One of the talks I must give is on the New Evangelization, specicifally evangelizing Catholics. This bemused me; I thought that was the whole point of the New Evangelization anyway. It's a tacit admission by the Church that she has been failing rather spectacularly at passing on the faith to the generations that came after Vatican II without pinpointing the cause. And much like Vatican II itself, the term is ambiguous enough that it can mean whatever the speaker intends for it to mean:
Francis of all people should know the old Latin-American joke: "What happened when the Church opted for the poor? The poor opted for the Pentecostals." It's not a coincidence that the Church has hemorrhaged membership since she made a paradigm shift from speaking about man's eternal destiny to worldly problems like nuclear disarmament, youth unemployment, and climate change. We've pretty much allowed the world to make a colossal reframe of religion. In the past, we demanded the world accept our frame instead. We can speculate about how deeply the faith held the people, but the verifiable facts are we had much greater Mass attendance, participation in the sacraments, and priestly vocations back when we were supposedly withdrawn inside Fortress Katholicus as Mark Shea derisively calls it. I'm not opposed to trying out new paaaaastoral strategies in principle, but there comes a point where you need to accept that it isn't working. The Springtime of Vatican II passed its sell-by date thirty years ago.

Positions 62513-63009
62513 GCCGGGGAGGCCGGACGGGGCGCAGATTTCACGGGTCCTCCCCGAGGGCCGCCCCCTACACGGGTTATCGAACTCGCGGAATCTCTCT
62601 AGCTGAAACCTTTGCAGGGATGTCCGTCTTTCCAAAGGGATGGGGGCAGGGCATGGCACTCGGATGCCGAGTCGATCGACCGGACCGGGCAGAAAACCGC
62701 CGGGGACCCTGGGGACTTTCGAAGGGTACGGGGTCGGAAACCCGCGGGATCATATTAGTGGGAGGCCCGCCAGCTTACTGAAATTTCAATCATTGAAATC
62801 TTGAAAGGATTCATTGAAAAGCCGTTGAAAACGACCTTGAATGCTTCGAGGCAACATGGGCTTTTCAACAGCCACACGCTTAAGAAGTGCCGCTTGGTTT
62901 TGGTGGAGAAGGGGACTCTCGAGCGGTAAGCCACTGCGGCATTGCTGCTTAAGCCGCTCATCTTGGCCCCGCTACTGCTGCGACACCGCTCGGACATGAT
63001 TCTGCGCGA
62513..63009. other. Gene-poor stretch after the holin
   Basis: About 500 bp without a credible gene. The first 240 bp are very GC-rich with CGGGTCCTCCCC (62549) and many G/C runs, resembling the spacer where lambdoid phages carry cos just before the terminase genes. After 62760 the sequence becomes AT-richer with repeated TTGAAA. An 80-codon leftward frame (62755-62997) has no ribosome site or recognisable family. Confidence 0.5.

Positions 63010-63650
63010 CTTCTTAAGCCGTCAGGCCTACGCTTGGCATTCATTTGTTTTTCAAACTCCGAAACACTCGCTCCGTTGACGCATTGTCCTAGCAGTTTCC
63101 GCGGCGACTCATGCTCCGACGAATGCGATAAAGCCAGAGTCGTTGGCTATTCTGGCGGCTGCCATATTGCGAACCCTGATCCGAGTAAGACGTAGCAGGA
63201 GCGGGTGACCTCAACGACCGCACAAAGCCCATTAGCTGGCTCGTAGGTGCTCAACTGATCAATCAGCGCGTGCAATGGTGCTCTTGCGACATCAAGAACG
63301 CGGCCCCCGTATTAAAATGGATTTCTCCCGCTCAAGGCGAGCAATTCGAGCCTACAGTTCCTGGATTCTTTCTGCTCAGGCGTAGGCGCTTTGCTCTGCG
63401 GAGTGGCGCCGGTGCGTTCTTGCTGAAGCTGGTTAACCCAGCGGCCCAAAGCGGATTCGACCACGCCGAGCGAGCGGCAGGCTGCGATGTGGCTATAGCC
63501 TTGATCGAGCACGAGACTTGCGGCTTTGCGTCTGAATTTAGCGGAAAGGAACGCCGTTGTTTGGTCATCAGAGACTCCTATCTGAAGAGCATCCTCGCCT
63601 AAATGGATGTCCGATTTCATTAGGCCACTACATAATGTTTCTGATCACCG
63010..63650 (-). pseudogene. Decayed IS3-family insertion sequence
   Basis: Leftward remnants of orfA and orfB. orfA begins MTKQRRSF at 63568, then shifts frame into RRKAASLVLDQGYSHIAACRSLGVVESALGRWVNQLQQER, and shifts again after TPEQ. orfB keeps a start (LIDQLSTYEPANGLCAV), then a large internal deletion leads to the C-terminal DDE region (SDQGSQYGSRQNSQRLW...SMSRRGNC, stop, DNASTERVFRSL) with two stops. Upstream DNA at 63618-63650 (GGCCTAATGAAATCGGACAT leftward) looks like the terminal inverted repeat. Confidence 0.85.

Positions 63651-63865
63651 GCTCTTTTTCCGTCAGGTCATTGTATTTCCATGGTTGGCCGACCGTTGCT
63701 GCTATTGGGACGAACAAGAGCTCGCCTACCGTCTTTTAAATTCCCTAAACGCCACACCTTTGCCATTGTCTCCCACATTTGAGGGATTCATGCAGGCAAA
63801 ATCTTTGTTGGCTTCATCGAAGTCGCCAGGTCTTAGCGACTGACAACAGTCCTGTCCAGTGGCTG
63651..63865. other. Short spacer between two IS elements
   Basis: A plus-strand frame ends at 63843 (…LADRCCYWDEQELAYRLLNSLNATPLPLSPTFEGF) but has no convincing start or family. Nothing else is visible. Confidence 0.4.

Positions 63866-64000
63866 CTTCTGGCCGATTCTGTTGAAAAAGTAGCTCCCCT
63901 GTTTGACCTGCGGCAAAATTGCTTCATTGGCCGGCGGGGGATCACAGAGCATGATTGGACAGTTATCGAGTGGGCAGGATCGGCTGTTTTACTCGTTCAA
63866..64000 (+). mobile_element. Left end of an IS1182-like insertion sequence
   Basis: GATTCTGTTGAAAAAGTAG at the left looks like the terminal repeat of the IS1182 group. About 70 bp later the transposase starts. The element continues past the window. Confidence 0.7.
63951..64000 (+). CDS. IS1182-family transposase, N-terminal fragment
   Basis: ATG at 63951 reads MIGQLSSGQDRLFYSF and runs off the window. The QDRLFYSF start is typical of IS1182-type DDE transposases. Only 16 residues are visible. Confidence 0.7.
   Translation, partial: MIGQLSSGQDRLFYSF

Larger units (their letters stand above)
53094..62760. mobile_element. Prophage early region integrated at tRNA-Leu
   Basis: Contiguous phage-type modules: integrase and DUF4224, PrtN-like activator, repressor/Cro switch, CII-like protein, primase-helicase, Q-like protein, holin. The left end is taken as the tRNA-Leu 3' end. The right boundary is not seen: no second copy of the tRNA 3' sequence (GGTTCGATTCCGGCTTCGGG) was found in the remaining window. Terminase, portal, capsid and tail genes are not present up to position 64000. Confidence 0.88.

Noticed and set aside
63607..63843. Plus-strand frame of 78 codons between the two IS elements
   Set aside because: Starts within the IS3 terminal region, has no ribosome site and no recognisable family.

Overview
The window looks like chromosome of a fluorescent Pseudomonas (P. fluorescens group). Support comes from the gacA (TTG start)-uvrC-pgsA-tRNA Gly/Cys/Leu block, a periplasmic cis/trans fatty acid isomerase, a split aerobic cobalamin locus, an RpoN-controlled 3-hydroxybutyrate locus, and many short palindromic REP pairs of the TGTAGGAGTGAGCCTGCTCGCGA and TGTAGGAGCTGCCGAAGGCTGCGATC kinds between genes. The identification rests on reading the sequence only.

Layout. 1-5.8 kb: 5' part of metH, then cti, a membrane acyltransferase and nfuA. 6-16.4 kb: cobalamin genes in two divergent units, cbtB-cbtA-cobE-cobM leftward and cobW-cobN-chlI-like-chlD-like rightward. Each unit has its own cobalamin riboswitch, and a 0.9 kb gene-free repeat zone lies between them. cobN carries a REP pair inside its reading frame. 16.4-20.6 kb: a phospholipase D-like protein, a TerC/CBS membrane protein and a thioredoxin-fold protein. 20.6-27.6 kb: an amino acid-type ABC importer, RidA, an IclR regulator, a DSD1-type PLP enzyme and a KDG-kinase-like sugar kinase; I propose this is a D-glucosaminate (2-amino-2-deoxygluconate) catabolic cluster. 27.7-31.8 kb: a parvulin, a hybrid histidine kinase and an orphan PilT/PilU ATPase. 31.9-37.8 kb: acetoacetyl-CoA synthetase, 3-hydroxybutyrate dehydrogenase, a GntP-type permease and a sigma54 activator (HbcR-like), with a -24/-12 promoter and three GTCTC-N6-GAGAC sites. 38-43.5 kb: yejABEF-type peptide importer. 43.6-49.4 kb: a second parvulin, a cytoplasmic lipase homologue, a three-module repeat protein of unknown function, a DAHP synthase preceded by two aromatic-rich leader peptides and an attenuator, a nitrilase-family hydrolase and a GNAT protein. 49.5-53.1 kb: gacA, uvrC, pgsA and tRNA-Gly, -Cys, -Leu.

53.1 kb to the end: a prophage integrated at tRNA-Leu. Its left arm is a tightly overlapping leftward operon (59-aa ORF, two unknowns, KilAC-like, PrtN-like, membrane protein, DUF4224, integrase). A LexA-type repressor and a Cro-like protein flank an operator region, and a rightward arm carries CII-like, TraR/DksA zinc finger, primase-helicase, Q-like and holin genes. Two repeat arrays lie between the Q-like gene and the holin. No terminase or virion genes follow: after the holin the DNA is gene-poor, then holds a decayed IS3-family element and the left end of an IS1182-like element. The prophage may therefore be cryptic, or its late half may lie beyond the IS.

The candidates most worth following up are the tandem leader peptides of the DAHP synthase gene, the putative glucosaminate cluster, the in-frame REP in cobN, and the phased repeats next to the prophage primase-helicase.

But I'm just another Trad blogger. All I can do is stay in a state of grace and offer my best for those members of the next generation it has been my privilege to work with. Archbishop Lefebvre - whom, for the record, I consider one of the greatest Catholic heroes of the 20th century - said that the Church will return to its traditions some day. It won't have a choice; there won't be anything else left. I wish my five loyal readers a good weekend and I'll see you in a few days.